quote:From one cell to many: How did multicellularity evolve? Date: January 25, 2014 Source: American Journal of Botany
Summary: In the beginning there were single cells. Today, many millions of years later, most plants, animals, fungi, and algae are composed of multiple cells that work collaboratively as a single being. Despite the various ways these organisms achieved multicellularity, their conglomeration of cells operate cooperatively to consume energy, survive, and reproduce. But how did multicellularity evolve?
Representative diverse origins of multicellularity are shown on a highly redacted and unrooted phylogenetic diagram of the major eukaryotic clades (modified from a variety of sources). Although some lineages or clades are entirely unicellular or multicellular (e.g., lobose amoeba and the land plants, respectively), most contain a mixture of body plans such as the unicellular and colonial body plans (e.g., choanoflagellates) or a mixture of the unicellular, colonial, and multicellular body plans (e.g., ciliates and stramenopiles). In general, early-divergent persistent (EDP) lineages are dominated by unicellular species (e.g., prasinophytes in the chlorobiontic clade), whereas later-divergent lineages contain a mixture of body plans (e.g., chlorophycean and charophycean algae). Species-rich, late-divergent persistent (LDP) lineages tend to be exclusively multicellular (e.g., the land plants and metazoans).
Karl Niklas (Cornell University, Ithaca, NY), a plant evolutionary biologist, is interested in how plants have changed over the past few million years, in particular their size, shape, structure, and reproduction. As the first article in a series of Centennial Review papers celebrating 100 years of the American Journal of Botany, Niklas reviews the history of multicellularity and the changes that cells must have had to go through -- such as aspects of their shape, function, structure, and development -- in order to be able to functionally combine with other cells. He also explores the underlying driving forces and constraints (from natural selection to genetics and physical laws) that influence the evolution of multicellularity.
mutant forms can lead to increased morphological complexity
Abstract: Predation was a powerful selective force promoting increased morphological complexity in a unicellular prey held in constant environmental conditions. The green alga,Chlorella vulgaris, is a well-studied eukaryote, which has retained its normal unicellular form in cultures in our laboratories for thousands of generations. For the experiments reported here, steady-state unicellular C. vulgaris continuous cultures were inoculated with the predator Ochromonas vallescia, a phagotrophic flagellated protist (’flagellate‘). Within less than 100 generations of the prey, a multicellular Chlorella growth form became dominant in the culture (subsequently repeated in other cultures). The prey Chlorella first formed globose clusters of tens to hundreds of cells. After about 10–20 generations in the presence of the phagotroph, eight-celled colonies predominated. These colonies retained the eight-celled form indefinitely in continuous culture and when plated onto agar. These self-replicating, stable colonies were virtually immune to predation by the flagellate, but small enough that each Chlorella cell was exposed directly to the nutrient medium.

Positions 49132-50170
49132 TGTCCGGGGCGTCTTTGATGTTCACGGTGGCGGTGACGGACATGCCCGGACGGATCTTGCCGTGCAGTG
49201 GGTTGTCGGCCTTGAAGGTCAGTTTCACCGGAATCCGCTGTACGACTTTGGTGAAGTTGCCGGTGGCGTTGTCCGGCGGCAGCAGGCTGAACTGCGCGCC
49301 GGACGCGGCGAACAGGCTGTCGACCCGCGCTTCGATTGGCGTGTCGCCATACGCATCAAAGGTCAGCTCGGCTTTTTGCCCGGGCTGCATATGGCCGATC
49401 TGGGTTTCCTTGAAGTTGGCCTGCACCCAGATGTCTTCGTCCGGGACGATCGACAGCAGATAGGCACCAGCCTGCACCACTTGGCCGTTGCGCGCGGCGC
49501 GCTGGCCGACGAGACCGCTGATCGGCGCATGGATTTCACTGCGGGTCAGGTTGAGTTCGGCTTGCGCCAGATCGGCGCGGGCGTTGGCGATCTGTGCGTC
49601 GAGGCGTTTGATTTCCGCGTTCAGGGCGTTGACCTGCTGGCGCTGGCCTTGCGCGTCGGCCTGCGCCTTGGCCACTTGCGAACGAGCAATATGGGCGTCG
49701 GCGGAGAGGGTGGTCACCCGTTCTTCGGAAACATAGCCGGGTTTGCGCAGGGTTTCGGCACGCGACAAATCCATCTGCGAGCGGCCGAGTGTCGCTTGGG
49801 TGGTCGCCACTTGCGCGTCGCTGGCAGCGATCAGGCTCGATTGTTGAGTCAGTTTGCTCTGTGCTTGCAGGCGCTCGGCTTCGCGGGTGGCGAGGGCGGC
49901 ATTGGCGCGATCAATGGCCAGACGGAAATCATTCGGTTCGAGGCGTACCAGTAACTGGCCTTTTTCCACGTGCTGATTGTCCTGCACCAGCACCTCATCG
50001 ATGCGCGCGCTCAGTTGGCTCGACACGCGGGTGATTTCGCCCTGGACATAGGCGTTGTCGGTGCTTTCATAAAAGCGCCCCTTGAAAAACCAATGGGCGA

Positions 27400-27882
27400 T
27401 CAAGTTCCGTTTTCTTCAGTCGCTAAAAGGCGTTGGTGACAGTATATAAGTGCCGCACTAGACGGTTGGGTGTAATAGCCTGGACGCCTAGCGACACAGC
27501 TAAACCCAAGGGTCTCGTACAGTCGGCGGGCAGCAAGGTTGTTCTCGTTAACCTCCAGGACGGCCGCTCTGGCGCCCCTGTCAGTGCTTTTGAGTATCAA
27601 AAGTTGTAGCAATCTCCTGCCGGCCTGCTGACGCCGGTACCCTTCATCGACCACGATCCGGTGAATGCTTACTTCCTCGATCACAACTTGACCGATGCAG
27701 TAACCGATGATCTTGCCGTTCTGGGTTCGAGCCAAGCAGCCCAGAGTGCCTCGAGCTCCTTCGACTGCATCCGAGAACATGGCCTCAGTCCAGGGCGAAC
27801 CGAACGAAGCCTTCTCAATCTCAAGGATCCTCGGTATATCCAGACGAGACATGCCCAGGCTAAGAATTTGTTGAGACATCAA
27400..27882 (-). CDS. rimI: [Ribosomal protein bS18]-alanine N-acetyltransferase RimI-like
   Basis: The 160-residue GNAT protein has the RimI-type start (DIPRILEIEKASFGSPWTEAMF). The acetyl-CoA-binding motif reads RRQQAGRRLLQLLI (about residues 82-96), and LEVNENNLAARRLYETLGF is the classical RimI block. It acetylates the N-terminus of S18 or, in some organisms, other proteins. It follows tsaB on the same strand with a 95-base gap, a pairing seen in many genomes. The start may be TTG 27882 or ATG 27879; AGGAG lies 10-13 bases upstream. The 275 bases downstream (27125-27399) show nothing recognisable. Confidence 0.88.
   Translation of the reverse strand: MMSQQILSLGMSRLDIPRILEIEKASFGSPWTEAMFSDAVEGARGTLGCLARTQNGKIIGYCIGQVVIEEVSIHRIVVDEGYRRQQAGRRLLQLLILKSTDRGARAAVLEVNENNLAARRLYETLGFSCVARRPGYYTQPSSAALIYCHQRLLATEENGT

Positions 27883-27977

M.E. Boraas, D.B. Seale, and J.E. Boxhorn. (1998) "Phagotrophy by a flagellate selects for colonial prey: A possible origin of multicellularity." Evolutionary Ecology. 12(2): 153-164.
quote:Is the change the result of mutations? This question also has been raised about the classical example of evolutionary change - the peppered moth. In the Chlorella example, clustering of algal cells was extremely rare prior to the experiment, occurring about two or three times per year over two decades. This is easily explained as the result of rare mutations but very difficult to explain as the persistence of genetic variants from the original wild population, given the large number of generations involved and the extreme rarity of the observation of clustering.
In short, without evidence to the contrary, it is reasonable to conclude that this experiment demonstrates that natural selection acting on rare mutant forms can lead to increased morphological complexity during time scales observable by man. Natural selection and mutation thus remain viable mechanisms for historical, adaptive evolutionary change.